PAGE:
The 59-year-old actor has become a household name for his impression of the controversial American president on the sketch show, and has said that whilst most people praise him on his “great job” in the role, he often “feels the hatred” from those who support Donald’s views.
Alec said: “Everywhere I go now, it’s, ‘Great job, Alec!’ It’s every cop on a horse, every hot dog vendor, every squirrel in the park, ‘Thank you.’
“Then there’s a smaller band of people, who you can tell are Trump supporters. You get this look and you can just feel the hatred. There were these two construction workers smoking a cigarette on Broadway, and as I walk by, they go: ‘There he is, that f***ing asshole, Alec Baldwin. Doesn’t support our president. Don’t fall in the hole over there, Alec.'”
But the cast and crew of the show are concerned that the influx of people watching the programme because of the controversial president makes them feel like “war profiteers”, as the show’s ratings have increased because of the “tough” situation.
Cast member Colin Jost said: “Politics right now is probably the closest we’ve come to a full-blown national phenomenon as anything in a long time, and anytime people are paying more attention to politics, it’s good for our show. But you almost feel like a war profiteer at times because we’ve benefited from a situation that’s so tough.”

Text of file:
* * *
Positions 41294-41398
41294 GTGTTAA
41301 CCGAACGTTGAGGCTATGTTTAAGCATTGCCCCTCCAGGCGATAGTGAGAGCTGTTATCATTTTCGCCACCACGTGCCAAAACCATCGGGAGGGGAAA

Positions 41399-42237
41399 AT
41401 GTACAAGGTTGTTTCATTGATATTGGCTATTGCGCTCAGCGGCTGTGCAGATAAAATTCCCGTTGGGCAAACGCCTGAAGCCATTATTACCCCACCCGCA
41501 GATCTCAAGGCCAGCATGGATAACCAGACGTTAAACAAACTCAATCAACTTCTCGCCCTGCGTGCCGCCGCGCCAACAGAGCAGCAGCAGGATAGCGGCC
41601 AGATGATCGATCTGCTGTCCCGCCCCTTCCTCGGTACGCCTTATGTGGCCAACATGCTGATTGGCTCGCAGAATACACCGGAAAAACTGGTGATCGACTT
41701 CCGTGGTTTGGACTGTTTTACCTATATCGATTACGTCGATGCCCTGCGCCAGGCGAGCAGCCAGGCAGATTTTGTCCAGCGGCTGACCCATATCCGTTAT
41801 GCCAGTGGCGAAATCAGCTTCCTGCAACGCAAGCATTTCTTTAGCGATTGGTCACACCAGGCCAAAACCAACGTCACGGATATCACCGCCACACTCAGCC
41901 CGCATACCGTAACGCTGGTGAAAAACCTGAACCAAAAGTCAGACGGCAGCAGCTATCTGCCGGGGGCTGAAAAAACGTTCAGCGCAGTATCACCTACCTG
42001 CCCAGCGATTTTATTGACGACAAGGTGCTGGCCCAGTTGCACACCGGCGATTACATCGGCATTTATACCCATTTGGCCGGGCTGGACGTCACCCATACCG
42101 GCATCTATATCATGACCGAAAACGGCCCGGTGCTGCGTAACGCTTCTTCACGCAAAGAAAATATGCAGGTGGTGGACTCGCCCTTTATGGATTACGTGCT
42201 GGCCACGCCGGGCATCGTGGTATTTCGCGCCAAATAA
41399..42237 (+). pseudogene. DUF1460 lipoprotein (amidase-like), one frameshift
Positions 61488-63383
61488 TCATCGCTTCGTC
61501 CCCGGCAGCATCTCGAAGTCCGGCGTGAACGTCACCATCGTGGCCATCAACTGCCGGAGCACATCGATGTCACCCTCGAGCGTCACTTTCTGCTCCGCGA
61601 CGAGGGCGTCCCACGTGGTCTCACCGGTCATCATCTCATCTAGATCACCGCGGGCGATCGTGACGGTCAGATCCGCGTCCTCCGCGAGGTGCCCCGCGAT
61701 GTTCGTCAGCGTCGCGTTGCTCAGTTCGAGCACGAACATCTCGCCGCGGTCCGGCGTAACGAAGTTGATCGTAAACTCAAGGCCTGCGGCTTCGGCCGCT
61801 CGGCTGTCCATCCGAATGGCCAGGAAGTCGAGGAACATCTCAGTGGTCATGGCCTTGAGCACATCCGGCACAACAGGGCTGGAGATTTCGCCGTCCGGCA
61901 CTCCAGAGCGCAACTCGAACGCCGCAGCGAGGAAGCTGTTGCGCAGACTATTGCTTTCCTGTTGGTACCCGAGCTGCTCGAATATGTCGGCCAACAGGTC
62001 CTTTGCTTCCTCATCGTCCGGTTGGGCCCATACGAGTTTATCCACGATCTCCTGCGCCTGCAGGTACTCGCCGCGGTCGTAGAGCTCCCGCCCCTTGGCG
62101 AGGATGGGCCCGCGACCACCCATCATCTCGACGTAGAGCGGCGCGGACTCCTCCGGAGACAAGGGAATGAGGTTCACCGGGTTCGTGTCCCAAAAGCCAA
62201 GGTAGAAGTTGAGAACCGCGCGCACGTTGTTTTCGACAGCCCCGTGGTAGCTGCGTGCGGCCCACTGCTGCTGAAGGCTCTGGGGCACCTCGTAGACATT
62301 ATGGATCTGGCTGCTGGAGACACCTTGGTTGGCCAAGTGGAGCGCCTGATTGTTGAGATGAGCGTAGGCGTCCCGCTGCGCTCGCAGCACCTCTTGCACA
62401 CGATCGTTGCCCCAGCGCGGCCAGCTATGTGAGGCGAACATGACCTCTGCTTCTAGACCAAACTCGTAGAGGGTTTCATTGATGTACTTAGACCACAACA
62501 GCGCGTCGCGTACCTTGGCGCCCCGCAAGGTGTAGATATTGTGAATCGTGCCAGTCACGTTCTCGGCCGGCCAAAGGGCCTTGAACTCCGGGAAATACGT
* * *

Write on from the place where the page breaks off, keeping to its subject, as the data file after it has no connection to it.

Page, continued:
Meanwhile, producer Steve Higgins believes Alec Baldwin has been put under more “pressure” in comparison to Tina Fey – who previously portrayed politician Sarah Palin on the show – as people believe the star is “the only hope” left.
Speaking to The Hollywood Reporter magazine about the show’s historic season, Steve said: “The Sarah Palin season felt like less pressure than this. When Tina walked down the street, people were just happy to see her. With Alec, sometimes it feels like people think he’s the only hope there is, which is an odd place to put a comedian. I hope the world gets back to normal soon.”